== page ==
Commercial rules may change soonBy Steve Estes
If consultants listening to public input recently turn that input into proposals for the update of the county’s comprehensive land use plan, there may be some big changes in store for the commercial footage allocation policies.
Getting permission from Monroe County to add commercial square footage here has long been tied to the number of residential units allocated, which has been 355 yearly for a long time. Unincorporated Monroe County receives 197 of those allocations, with 71 going toward affordable housing and the remainder to market rate housing. The affordable housing allocation pool has been growing yearly with the drastic drop in real estate prices. The county allows 239 square feet of new or expanded commercial footage for each residential building allocation.
But with growth as slow as its been in the last decade, there is a lot of commercial footage that has gone unclaimed. The county has policies in place to discourage the development of big box stores in many areas, including a size limit of 10,000 square feet for any one structure.
But for a small business to get a few hundred extra feet of commercial floor space for expansion, the process has been long and arduous.
But what public input suggested during a recent spate of meetings designed to find out what comp plan policies might need tweaking was that existing businesses be allowed to get up to 1,000 extra square feet per year without competing in the county’s Non-Residential Rate of Growth Ordinance system.
“We haven’t been able to give out all of our NROGO allocations for a number of years,” said Mike Roberts, county planner. “So our goal is to make it easier for the local businesses that need extra space to get what they require. We hope that helps to spur the economy.”
The commercial facility would still have to meet maximum allowable floor ratio and set back criteria.
Planers also suggested that maximum floor area limits be relaxed in areas designated as a community center. For instance, there is more than 30,000 square feet of unallocated commercial floor space on Big Pine Key, but it can only be used in increments larger than 2,500 in what is designated as the community center, a space 1,000 feet encircling the traffic light on the island. Size limits still exist, however, that keep any building 10,000 square feet or less.
Attendees at the meetings also suggested that the county relax rules on non-conforming structures in commercial districts. Under current rules, if a building is more than 50 percent destroyed or renovated, the existing use could not continue if it doesn’t conform to land use zoning. The suggestion was that the business be allowed to rebuild or expand and continue with the non-conforming use.
Seeking ways to spur commercial enterprise wasn’t the only focus of the meetings.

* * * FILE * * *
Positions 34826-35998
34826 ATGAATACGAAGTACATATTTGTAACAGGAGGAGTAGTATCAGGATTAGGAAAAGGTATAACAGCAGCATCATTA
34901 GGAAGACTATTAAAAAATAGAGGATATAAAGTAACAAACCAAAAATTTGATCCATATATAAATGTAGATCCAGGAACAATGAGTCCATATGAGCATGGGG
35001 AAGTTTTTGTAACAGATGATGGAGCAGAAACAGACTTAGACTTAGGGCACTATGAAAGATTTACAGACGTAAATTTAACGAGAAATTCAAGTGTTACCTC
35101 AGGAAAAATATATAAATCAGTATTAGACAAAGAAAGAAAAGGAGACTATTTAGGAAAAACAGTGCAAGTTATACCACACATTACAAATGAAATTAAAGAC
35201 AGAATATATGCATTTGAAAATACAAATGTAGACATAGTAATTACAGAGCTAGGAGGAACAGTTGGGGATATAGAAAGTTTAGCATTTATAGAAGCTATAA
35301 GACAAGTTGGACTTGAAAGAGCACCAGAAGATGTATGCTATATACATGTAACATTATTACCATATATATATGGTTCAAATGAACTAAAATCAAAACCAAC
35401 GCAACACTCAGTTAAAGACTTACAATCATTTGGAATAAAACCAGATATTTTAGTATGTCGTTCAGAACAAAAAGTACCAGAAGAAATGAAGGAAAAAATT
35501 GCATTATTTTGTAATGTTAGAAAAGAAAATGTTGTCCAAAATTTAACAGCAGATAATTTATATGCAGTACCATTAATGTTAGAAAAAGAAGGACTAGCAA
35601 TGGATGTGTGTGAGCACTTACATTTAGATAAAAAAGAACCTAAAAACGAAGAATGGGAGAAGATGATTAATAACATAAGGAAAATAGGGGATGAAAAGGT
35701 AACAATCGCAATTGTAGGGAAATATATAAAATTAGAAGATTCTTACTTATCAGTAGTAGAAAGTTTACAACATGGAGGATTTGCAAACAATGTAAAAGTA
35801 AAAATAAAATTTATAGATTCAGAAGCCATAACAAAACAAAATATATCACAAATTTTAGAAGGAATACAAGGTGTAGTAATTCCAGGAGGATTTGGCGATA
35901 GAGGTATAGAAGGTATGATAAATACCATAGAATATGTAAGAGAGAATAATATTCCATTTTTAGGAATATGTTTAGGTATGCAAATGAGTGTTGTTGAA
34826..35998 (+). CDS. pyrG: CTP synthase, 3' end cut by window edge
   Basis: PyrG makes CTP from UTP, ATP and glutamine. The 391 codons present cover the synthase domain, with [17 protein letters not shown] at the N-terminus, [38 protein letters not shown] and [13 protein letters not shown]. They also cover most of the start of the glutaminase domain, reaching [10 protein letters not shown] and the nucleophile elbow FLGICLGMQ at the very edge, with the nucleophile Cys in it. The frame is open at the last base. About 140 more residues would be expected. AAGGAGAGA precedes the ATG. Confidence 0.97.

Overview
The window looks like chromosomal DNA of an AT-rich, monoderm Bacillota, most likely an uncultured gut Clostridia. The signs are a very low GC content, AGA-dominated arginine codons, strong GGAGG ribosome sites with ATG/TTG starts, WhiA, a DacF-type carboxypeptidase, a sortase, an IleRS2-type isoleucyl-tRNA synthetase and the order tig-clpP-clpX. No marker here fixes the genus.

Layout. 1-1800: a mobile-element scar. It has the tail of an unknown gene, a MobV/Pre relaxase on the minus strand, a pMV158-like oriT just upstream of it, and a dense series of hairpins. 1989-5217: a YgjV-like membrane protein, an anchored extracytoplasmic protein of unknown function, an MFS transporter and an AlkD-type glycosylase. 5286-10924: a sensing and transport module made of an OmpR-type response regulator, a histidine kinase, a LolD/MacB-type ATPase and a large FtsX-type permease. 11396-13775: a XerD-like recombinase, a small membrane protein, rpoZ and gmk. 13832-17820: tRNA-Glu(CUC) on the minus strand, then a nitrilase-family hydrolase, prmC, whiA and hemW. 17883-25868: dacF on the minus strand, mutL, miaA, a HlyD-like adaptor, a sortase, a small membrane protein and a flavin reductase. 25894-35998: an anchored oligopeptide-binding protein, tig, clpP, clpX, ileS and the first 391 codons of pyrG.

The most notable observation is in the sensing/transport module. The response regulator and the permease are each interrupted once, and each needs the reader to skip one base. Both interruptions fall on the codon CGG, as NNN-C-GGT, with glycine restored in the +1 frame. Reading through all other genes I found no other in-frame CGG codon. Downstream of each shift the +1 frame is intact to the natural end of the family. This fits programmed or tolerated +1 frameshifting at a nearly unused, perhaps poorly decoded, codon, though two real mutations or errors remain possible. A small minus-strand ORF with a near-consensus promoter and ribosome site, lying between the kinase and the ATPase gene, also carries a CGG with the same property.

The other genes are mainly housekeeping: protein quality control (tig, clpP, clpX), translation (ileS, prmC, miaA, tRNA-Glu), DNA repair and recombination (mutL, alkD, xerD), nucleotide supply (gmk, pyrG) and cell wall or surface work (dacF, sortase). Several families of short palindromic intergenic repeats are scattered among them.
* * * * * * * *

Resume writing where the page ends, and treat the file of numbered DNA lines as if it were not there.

Planners asked for opinions on the development of marinas along the various waterfronts and those in attendance seemed to approve of allowing new marinas if usage at existing marinas were at a certain threshold and that the marinas provide pump out facilities for boats.
Many of those in attendance suggested that the county cut back on the number of residential building allocations each year so that the build out horizon would be pushed back. Right now, it’s estimated that the county has 10 years at 197 allocations yearly until it reaches the build out plateau. That plateau will be reached when the county can no longer guarantee that permanent residents can escape the island chain in the face of a major storm within 24 hours.
Part of that issue is the 10,000-plus building lots that still exist from the rash of large scale subdivision platting that occurred in the 1950s through 1970s. The only certain way to extinguish building rights on those lots is to buy them for public ownership, but attendees suggested allowing neighboring property owners to buy lots and expand their own lot. In return they would extinguish the building rights. It was also suggested that the county issue extra points to anyone wanting to build in the Rate of Growth Ordinance residential allocation system if they donated a buildable to the county’s coffers.
Other suggestions included establishing a distinct taxing district that would be paid into by every property to build a nest egg from which the county could buy buildable lots from willing sellers and eliminate some building rights that way.
According to Dawn Sonnenborn of the consulting firm of Keith and Schnarrs, they will be ready to deliver a report to the county staff on recommended changes to the land use codes and comprehensive plan in March of 2013.
From there, the proposals will go through the normal land use change process, with at least five public hearings before they will be transmitted to the state for final adoption.
Residents who wish to see what has been done thus far can find the documents on the county’s website under the comprehensive plan update link.